Marlins’ José Fernández, ‘whose joy lit up stadium,’ killed in boat crash – Miami Herald
Miami Marlins pitcher José Fernández, who fled Cuba on a speedboat eight years ago to become one of baseball’s dominant players and a hometown hero to fans well beyond the stadium walls, died early Sunday in a violent boat crash off South Beach. He was 24.
Two friends were also killed in the accident, which remains under investigation and led Major League Baseball to promptly cancel Sunday’s home game against the Atlanta Braves.
Fernández, a right-hander with a wildly precise fastball and brutal curve ball, was originally slated to start in Sunday’s game but was rescheduled for Monday’s Mets game, a rare weekend day off that may have led the young pitcher to stay on the water longer.
News of the death was relayed to the Marlins when they were called about the crash Sunday morning and asked to confirm Fernández’s address. Stunned teammates appeared in black jerseys at an afternoon press conference, still clearly numbed by their teammate’s sudden death.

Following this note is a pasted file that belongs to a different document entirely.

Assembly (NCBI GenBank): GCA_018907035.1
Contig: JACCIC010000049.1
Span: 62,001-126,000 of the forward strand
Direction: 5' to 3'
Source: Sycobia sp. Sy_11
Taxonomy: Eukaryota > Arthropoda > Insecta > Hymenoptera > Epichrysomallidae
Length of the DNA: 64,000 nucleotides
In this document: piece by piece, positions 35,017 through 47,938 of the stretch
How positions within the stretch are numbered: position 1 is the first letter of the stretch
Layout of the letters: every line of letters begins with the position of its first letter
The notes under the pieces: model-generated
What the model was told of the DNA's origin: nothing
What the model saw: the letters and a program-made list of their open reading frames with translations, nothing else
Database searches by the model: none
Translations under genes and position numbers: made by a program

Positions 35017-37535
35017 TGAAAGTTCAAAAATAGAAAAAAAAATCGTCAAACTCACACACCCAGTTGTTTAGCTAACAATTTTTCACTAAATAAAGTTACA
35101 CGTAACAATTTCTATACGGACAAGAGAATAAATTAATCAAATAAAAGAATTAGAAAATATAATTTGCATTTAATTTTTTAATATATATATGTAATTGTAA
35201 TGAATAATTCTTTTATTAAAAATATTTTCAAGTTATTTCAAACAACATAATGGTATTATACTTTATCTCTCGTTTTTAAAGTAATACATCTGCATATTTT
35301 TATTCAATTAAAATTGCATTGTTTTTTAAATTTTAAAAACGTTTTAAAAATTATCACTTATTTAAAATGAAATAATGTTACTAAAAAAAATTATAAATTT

“When I think about José, I see such a little boy. The way he played, there was just joy with him,” Marlins manager Don Mattingly said, unable to continue speaking.
Late Sunday, authorities still had not confirmed the identities of the other passengers aboard the 32-foot SeaVee, named the Kaught Looking. The crash occurred about 3:20 a.m., so violent that the noise alerted a Miami Beach police office on patrol who used his cellphone to call a Miami-Dade County Fire Rescue patrol boat, said Fire Rescue Capt. Leonel Reyes. About the same time, a U.S. Coast Guard patrol boat returning to the Miami station also reported seeing the boat overturned on jetty rocks at Government Cut. Its navigation lights were still on, with debris scattered in the water.
Within minutes, Miami-Dade divers were on the scene and found two bodies under the boat, submerged in water washing over the jetty, Reyes said. Divers located a third body on the ocean floor nearby by about 4:15 or 4:30 a.m., he said.
Unsure if there were more victims, divers continued searching through the night and early morning. A Miami-Dade helicopter also searched from above, along with the Coast Guard boat, officials said. The search was called off about 9 a.m. after the victims’ families said no other passengers were aboard the boat. Fire Rescue then transported the bodies to a staging area at the Coast Guard station in Miami Beach, Reyes said.